2. Click File>Place Embedded, and find the second image you want to use for your double exposure.
  3. At this point, the bottom layer on your Photoshop file with be your first image, and the second layer will be your second image.
  4. Click on the second image and change the opacity. I’ve found that somewhere in the 50% range is a happy spot. But that’s up to you as the artist. It depends on how prominent you want that second image to be.
  5. Click File>Export, and export as you normally would.
Photoshop screen - Film Photography Double Exposures by Jennifer Stamps on Shoot It With Film
Reduce the opacity of the second image on your Photoshop layers

Getting Creative

As if this little project isn’t already creative enough, you can make it more so…

Try using an in-camera double exposure mixed with an additional photo to create a triple exposure image.

Have fun with a photo of clouds or a tree. You can even combine film soup images for some really fun results.

Double exposure with clouds and a girl playing - Film Photography Double Exposures by Jennifer Stamps on Shoot It With Film
Triple exposure

Making it Special

Lately, I’ve been going through and scanning old family negatives. Moments from way before I was even born. It’s been a really fun project to do during quarantine.

My Nana – one of my favorite humans and best friend – is thankfully featured in so many of these. She passed away in 2018, so these photos are extra special.

So I thought it would be neat to combine some of these historic family photos with photos I’ve taken of my daughter.

The results are different, but very special.

With this new trick, you can create double exposures that you never had a chance to photograph in camera – combine generations old photos with current photos. How fun is that?

Double exposure with a woman holding a baby - Film Photography Double Exposures by Jennifer Stamps on Shoot It With Film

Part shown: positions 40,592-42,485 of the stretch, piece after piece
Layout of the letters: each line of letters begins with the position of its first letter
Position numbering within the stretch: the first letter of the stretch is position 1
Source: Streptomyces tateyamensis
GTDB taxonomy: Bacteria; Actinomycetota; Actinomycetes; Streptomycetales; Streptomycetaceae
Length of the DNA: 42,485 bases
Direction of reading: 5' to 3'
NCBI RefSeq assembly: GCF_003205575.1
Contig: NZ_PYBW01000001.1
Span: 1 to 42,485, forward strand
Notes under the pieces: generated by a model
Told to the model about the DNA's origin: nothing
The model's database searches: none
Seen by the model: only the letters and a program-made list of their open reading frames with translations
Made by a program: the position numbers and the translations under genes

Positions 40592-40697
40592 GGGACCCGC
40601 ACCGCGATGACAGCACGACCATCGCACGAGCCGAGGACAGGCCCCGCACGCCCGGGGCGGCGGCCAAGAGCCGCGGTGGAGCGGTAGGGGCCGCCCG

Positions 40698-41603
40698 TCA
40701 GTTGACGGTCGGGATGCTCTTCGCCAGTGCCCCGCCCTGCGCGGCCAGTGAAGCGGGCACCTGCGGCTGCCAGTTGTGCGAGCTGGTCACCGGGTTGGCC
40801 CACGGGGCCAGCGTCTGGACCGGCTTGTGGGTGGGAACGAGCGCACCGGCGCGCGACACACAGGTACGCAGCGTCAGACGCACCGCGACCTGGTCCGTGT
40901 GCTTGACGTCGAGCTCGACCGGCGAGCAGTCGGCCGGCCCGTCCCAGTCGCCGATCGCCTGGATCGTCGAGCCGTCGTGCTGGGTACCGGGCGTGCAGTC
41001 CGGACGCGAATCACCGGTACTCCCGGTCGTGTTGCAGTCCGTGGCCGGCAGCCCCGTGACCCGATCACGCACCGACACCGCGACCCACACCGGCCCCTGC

Combining an old family photo with a new photo using the Photoshop method
Double exposure with two children - Film Photography Double Exposures by Jennifer Stamps on Shoot It With Film
Combining an old family photo with a new photo using the scanner method
Double exposure with people - Film Photography Double Exposures by Jennifer Stamps on Shoot It With Film
Combining an old family photo with a new photo using the Photoshop method

Thank you so much, Jen! Jennifer is a regular contributor here at Shoot It With Film, and be sure to check out her other articles, like 5 Film Cameras Under $50 and Develop B&W Film with Coffee! A Caffenol Developing Tutorial.

You can also check out more of Jennifer’s work on her website and Instagram.

Leave your questions below about using these alternate methods to create film photography double exposures, and check out all of our film photography tutorials here!

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Jennifer Stamps

Jennifer Stamps is a regular contributor for Shoot It With Film. Find her other articles here, such as Olympus OM-1 35mm Film Camera Review and 5 Film Cameras Under $50.

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Blog Comments

Thanks for the run down. I’ve never done the ‘place embedded’ method in PS, I will give it a try! I’ve only done it with dragging the 2nd photo over and then changing the layer mode, such as to overlay, but that risks changing both layers and shifting colors. Also, I don’t know why I never thought of stacking the negs on the scanner, I used to do that on the enlarger. ah hem….adding clouds into a blank sky…